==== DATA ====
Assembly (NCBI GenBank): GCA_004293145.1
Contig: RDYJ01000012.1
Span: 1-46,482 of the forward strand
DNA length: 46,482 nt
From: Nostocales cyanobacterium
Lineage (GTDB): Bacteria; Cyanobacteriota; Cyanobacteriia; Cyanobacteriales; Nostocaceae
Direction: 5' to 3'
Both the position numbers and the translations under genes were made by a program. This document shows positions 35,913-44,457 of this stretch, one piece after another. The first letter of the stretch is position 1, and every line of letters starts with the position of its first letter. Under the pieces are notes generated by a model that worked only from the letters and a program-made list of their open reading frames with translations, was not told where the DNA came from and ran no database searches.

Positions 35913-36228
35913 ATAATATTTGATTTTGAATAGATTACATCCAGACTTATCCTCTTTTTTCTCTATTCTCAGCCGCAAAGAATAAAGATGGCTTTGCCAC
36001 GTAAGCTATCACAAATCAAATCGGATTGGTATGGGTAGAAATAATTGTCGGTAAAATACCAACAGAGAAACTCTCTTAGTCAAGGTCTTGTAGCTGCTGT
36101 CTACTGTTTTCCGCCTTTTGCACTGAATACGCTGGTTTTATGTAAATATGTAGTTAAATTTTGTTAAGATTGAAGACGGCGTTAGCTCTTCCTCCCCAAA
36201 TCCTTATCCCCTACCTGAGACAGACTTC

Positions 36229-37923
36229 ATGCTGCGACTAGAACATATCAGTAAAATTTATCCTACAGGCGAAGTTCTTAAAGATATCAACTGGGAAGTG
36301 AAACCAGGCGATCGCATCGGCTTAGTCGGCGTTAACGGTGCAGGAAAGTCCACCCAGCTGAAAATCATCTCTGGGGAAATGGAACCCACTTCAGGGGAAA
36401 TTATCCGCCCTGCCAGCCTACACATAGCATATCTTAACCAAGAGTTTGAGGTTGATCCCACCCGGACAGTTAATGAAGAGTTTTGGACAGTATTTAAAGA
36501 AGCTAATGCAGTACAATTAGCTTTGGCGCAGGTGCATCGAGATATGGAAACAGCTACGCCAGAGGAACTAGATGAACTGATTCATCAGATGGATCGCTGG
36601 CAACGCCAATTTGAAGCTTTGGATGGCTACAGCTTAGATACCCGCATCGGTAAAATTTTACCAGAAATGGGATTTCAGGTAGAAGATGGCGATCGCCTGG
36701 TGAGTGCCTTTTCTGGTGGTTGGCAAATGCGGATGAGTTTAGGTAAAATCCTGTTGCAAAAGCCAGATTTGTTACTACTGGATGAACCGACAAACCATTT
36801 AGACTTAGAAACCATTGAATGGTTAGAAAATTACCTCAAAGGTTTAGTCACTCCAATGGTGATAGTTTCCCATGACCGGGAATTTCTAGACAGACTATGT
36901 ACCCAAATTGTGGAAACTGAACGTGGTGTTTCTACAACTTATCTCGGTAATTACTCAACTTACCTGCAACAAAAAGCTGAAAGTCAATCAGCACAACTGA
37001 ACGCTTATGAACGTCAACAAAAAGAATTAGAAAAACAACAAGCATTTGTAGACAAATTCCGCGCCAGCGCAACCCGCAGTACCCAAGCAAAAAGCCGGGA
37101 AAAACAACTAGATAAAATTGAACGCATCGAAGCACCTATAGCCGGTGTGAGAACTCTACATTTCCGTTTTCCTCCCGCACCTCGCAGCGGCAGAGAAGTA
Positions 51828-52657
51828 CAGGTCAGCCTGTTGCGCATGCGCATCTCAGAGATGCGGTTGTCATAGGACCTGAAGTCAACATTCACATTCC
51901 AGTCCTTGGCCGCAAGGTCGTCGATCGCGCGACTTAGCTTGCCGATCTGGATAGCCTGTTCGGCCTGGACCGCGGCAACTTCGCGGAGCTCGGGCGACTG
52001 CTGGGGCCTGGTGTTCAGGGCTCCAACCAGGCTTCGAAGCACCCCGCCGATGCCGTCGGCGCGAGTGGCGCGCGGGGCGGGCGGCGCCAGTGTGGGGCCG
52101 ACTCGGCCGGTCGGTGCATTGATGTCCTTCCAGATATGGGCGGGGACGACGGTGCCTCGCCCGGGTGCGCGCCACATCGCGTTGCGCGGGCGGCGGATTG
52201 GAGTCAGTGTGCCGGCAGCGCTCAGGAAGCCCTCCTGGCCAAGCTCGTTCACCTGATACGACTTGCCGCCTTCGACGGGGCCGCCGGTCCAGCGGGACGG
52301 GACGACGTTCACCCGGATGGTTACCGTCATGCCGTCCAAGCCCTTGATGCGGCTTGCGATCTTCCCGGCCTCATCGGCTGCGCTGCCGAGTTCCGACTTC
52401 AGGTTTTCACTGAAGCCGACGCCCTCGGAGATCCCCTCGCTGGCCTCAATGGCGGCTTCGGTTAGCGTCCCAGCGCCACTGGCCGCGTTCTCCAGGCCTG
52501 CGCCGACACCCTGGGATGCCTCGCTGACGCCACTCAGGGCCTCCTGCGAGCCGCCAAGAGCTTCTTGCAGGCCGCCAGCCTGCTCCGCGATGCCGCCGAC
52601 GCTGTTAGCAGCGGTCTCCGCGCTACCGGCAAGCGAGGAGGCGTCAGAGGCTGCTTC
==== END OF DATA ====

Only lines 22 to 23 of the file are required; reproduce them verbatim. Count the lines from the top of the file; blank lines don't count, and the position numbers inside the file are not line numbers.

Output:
36901 ACCCAAATTGTGGAAACTGAACGTGGTGTTTCTACAACTTATCTCGGTAATTACTCAACTTACCTGCAACAAAAAGCTGAAAGTCAATCAGCACAACTGA
37001 ACGCTTATGAACGTCAACAAAAAGAATTAGAAAAACAACAAGCATTTGTAGACAAATTCCGCGCCAGCGCAACCCGCAGTACCCAAGCAAAAAGCCGGGA